What Charles Barkley's Time In Prison Was Really Like

Celebrities: They're just like us! Or not, as may be the case regarding the fair and equal U.S. justice system. Per TMZ Sports, Charles Barkley was busted for a suspected DUI after running an Arizona stop light in the early hours of December 31, 2008. According to BET, Barkley confessed to the officers who pulled him over that he was in a hurry because he was on his way to receive oral sex. Sadly for the NBA star, BJ excuses don't cut it with the cops in Arizona, which tops the list of U.S. states with the strictest DUI laws.

Barkley was apprehended and then released after giving a blood sample. He (wisely) proceeded to head for his triple-X rendezvous via taxi. The Smoking Gun reports Barkley's blood alcohol content was "nearly twice the legal limit of .08 percent."

According to TMZ, he pleaded guilty to two counts of DUI and running a stop sign. The judge fined him $2,000 and sentenced him to 10 days in the Arizona Tent City Jail. Barkley's time would be halved if he partook in an alcohol education program. There was no mention of an unlicensed gun APD officers claimed they discovered in Barkley's car. Per The Mercury News, the athlete was released after just three days. He was driven out of the facility sometime before 8 a.m. to avoid unwanted press attention or pesky paparazzi. So, what was Charles Barkley's time in prison actually like?

Charles Barkley is a prison frequent flier

As it turns out, Charles Barkley is a prison frequent flier. Per The Smoking Gun, the NBA Hall of Famer was arrested by Florida cops in 1997 and charged with aggravated battery and resisting arrest. Barkley was apprehended for throwing a man, who was half his (substantial) size, through a glass window. "He lifted that kid and flung him like he was a toy and threw him into the window," an eyewitness told The Sports Rush. Another onlooker claimed Barkley told his victim as he lay bleeding out on the street, "For all I care, you can lay there and die."

Barkley's legal eagles worked their magic, though. According to Hornsby Law Firm, aggravated battery is "a second degree felony and punishable by up to 15 years in prison, 15 years of probation, and a $10,000 fine." It looks like Barkley had a hotline to OJ Simpson's dream team, though. He pleaded guilty to a misdemeanor charge of resisting arrest. The baller was sent to the slammer, ordered to carry out community service, hand over $320 to the court in fines, and post a $6,000 bond.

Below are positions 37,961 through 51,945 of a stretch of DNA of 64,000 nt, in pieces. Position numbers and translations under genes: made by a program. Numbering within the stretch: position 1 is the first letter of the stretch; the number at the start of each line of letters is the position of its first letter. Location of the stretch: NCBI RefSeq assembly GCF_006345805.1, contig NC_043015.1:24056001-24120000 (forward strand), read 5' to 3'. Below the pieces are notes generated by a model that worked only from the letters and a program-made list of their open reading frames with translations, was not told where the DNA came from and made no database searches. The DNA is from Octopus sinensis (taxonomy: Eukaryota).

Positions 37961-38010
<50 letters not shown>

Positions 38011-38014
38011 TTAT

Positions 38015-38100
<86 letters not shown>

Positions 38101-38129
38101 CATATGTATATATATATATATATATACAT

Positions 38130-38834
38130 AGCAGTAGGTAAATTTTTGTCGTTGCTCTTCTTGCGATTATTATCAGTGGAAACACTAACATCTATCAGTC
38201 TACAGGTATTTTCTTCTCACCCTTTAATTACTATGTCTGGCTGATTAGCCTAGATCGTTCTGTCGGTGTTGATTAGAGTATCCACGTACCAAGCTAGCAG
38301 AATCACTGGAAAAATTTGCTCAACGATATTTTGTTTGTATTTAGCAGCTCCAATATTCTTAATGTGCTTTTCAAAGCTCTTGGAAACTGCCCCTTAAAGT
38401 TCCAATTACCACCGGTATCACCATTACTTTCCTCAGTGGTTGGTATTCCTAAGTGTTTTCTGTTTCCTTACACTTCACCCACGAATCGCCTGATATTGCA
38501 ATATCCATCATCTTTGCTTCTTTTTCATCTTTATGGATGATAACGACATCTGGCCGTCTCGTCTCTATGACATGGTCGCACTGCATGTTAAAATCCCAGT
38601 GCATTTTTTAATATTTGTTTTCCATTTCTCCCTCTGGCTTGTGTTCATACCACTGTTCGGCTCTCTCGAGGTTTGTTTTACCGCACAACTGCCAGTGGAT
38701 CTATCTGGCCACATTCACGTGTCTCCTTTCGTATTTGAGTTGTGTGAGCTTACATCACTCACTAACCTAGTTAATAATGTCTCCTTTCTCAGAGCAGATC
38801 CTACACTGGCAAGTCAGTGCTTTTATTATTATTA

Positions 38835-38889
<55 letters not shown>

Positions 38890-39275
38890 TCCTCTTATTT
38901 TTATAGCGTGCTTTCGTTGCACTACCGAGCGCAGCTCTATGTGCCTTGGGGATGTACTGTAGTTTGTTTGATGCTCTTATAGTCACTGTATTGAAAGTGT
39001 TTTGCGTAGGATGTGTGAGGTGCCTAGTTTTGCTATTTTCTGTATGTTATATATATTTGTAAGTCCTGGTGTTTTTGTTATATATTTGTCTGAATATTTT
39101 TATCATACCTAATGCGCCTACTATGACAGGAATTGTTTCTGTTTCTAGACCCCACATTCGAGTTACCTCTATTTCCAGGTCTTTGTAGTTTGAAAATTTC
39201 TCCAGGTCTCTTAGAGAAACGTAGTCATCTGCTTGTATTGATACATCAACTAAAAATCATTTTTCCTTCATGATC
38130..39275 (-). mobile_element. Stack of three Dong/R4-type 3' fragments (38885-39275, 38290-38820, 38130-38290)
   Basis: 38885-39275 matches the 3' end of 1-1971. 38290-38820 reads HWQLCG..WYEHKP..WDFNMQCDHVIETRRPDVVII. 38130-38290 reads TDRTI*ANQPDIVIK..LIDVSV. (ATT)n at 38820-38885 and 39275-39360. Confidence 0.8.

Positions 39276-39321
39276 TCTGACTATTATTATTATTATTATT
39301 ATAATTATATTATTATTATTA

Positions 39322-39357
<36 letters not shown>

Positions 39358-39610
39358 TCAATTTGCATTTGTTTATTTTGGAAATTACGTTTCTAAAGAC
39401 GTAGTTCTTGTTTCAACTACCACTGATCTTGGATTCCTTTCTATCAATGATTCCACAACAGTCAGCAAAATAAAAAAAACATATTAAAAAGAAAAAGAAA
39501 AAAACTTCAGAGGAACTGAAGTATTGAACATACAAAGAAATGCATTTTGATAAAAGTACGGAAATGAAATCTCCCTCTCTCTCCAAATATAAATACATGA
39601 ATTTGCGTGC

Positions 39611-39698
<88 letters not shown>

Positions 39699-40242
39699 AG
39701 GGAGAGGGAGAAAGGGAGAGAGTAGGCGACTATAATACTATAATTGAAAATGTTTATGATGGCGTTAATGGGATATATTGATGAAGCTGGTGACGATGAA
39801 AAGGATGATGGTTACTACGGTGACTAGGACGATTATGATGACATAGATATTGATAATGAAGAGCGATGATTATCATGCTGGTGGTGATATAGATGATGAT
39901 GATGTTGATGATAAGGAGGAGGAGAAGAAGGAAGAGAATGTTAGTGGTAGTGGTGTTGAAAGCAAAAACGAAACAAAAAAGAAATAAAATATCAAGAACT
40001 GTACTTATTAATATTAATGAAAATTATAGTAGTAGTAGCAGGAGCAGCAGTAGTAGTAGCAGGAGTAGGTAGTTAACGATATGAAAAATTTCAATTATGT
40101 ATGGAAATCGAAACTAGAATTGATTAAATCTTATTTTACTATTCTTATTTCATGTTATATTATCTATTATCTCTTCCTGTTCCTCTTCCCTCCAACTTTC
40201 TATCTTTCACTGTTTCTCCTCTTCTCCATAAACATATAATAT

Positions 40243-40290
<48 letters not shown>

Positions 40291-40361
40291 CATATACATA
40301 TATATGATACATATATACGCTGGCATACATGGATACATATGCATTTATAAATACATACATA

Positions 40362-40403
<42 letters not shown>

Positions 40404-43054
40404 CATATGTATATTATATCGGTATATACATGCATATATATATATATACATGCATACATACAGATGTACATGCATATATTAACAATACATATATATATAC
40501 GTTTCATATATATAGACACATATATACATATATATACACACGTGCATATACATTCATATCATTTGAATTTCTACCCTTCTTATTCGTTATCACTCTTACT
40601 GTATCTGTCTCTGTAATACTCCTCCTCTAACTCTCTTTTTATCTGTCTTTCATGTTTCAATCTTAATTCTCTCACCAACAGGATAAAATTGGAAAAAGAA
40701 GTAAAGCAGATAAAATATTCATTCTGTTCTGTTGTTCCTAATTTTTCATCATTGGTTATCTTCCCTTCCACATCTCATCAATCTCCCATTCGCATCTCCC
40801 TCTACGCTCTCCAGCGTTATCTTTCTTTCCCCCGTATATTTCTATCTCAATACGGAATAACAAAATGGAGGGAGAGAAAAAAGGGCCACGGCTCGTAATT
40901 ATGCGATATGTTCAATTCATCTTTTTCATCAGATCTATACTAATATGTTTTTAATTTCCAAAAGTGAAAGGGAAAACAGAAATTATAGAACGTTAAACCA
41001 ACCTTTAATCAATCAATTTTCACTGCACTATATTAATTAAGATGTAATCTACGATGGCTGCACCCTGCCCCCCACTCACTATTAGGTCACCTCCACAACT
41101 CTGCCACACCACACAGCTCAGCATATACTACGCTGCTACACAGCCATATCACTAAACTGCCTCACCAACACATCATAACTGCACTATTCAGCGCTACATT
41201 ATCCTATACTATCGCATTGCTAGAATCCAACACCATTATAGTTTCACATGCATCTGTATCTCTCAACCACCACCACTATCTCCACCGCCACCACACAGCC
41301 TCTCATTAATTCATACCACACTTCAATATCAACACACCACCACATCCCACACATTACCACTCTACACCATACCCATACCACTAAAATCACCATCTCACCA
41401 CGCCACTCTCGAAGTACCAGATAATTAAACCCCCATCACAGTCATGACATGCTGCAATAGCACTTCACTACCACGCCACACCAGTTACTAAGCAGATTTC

Barkley served five hours of hard time in an Orange County lockup before catching the chain back to his mansion — which didn't allow him enough time to even eyeball a dinner and a show while sampling the chow. Meanwhile, per The Smoking Gun, Barkley was also arrested in 1992 for allegedly assaulting a Milwaukee man. But he was ultimately acquitted.

Charles Barkley played the juice card in prison

Following his DUI conviction, Charles Barkley was sentenced to 10 days at Arizona's Tent City Jail. Per The Guardian, the controversial penitentiary was finally closed in 2017 following complaints about human rights abuses, severe overcrowding, and dangerous living conditions. Several former inmates filed lawsuits, and even the justice department questioned Sheriff Joe Arpaio's racial profiling of Latino prisoners. Arpaio once boasted his facilities were like "concentration camps." When asked about his verbiage, Arpaio was not phased. "Even if it was a concentration camp, what difference does it make? I still survived," he said. "I still kept getting re-elected."

Inmates were forced to wear pink underwear under their black and white striped jumpsuits so they didn't steal it. Even prisoners who'd been sentenced for misdemeanor and minor crimes were forced to sleep several men high in bunk beds grounded on dry gravel under the tarp. In summer, the scorching Arizona heat could reach more than 130 degrees, and there was no air-conditioning in the tents.

However, given Barkley's fame and ability to speak out and be listened to, it's hardly surprising that he wasn't subjected to inhumane and immoral treatment like other voiceless inmates. In fact, according to CBS8, Barkley's skid-bid involved him kicking back in his own private tent and even having his slop and ramen noodles delivered to him via room service.

Charles Barkley's living it large post-prison

After surviving on prison slop and ramen noodles while serving his three days inside, the former NBA player must have gone on a serious eating binge. That's because Charles Barkley announced his plans to shed weight at a fat farm for six weeks. (now that is serving some serious time). "Listen, I am embarrassed about how fat I have become," he said. "I've become lazy. Number one, I'm not healthy. I'm not healthy. Y'all not going to see me. I've got to come back for the [NBA] awards show. But I'm taking the next six weeks to get my fat a** in shape."

Lately, Barkley's become better known for his eyebrow-raising comments about politics than for his sports commentary or brawl-filled past. He's known to use his public platform to discuss his thoughts on racial division and policing. Although, in the same breath, Barkley claimed on CNBC's Power Lunch that the sports world should be kept separate from politics and racist ideologies. "We need police reform, we need prison reform," Barkley said. "My concern is turning this into a circus instead of trying to do some good stuff."

Ever controversial, Barkley has also turned heads with his strong vaccine comments. Per CNBC, the retired pro said that he believes all NBA players should be forced to be vaccinated and that anybody who isn't is "an a**hole."